AP Assassination Gets a Shot of Popularity
Jesse Heussner ’11
Although the end of the year for the majority of kids at Staples means a heavy workload and finals, some students are busy stalking, backstabbing, and hiding out in rose bushes outside of others houses.
As part of the AP Assassination game, a nerf-shooting contest that has gained enormous popularity and was featured by the New York Times in 1999, participants are required to “assassinate” their assigned targets with foam dartswithin one week.
Any senior who has taken an AP course is allowed to participate, and a good number of those seniors are participating in this years contest. The AP Assassination mission statement summarizes its purpose:
“Advanced Placement Assassination is a long-standing tradition at Staples High School…It is designed to give hard-working seniors enrolled in AP classes a constructive, creative, and fun way to spend their free time after AP testing is completed.”
Money plays a role in the games popularity too. Applicants are required to pay a $ 20 entry free, of which the winner gets 90 percent of all total earnings (the remaining 10 percent go to President Jon Choi ’09, who does not participate but organizes the competition). However, the potential monetary reward was not the determining factor in the decision to do AP Assassination for many seniors.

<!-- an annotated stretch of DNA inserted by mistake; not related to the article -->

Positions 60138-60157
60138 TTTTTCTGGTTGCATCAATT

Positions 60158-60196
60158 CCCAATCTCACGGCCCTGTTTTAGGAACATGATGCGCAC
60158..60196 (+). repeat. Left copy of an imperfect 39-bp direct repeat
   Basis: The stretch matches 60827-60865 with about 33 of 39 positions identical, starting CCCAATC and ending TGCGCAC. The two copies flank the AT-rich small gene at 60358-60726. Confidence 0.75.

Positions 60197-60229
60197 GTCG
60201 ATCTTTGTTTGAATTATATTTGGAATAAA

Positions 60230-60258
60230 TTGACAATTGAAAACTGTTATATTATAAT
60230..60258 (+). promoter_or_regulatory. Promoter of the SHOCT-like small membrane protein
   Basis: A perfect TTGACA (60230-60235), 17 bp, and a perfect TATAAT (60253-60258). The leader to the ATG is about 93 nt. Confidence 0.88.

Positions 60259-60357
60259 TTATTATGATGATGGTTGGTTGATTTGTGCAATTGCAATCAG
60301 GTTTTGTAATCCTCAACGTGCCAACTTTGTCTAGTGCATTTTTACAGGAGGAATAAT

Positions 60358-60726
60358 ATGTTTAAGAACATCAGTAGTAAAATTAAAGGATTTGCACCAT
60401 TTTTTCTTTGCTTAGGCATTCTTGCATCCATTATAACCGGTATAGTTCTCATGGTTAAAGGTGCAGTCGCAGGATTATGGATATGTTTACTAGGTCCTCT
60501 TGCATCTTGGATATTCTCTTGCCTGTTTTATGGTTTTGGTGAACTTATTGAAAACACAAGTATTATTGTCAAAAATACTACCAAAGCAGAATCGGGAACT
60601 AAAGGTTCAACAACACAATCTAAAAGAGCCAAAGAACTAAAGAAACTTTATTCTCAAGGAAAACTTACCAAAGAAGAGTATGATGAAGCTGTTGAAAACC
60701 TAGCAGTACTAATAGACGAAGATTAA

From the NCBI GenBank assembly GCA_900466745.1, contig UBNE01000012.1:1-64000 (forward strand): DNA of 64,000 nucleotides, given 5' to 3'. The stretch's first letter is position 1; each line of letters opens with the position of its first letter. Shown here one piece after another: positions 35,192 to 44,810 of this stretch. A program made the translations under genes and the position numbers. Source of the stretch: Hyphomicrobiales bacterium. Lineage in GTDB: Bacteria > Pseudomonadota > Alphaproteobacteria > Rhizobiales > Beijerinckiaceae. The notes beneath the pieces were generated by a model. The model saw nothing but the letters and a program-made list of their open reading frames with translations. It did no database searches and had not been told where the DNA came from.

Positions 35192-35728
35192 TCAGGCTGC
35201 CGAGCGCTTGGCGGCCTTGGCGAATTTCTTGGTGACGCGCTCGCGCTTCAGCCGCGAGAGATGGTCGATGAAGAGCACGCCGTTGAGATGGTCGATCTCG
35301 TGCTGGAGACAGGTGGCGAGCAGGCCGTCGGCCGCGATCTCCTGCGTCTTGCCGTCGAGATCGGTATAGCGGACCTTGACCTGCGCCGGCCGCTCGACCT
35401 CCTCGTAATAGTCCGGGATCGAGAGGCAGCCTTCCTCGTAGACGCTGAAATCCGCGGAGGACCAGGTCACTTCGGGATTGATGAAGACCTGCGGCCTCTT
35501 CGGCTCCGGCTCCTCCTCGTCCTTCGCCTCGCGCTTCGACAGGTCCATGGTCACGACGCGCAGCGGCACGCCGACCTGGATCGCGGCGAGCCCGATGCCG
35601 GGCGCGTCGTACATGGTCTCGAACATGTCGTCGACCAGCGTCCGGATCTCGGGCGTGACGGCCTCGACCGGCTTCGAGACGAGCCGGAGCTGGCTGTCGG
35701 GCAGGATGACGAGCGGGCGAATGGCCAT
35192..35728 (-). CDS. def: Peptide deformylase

“I do it for the spirit of tradition,” said Ivan Blaustien ’09.
Despite the rising popularity, about half of Staples seniors do not partake in the game, either not wanting to pay the money (the entry fee has risen $13 over the past ten years) or not wanting to devote time to the game.
“It’s not worth it,” said John Shoup ’09. “I think there are much better ways to spend your time as your senior year comes to a close.”
In order to win, it’s clear that a lot of time and effort must be devoted. “Assassinations” may not occur on school grounds or during school related events, which leads to people camping out at others houses and relying on hints and clues from friends to pin down their targets.
Perhaps the most notable assassination of the early rounds took place on May 18th, when Joanna Gross ’09 shot Blaustien while ironically being in the process of buying his own nerf gun.
While to some, the game may seem amateurish or even dangerous; precautions are taken to avoid injury and wrongdoing. Applicants are required to sign a liability form before participating, separating the game from Staples High School. Additionally, guns must be pre-approved before usage, and nerf swords and footballs are not allowed. Any potentially harmful high-pressure guns and devices are also strictly prohibited.
The number of AP Assassination participants has been cut down in recent weeks with the first two rounds completed. Round three has already started, and the fourth and final round will begin on June 7th.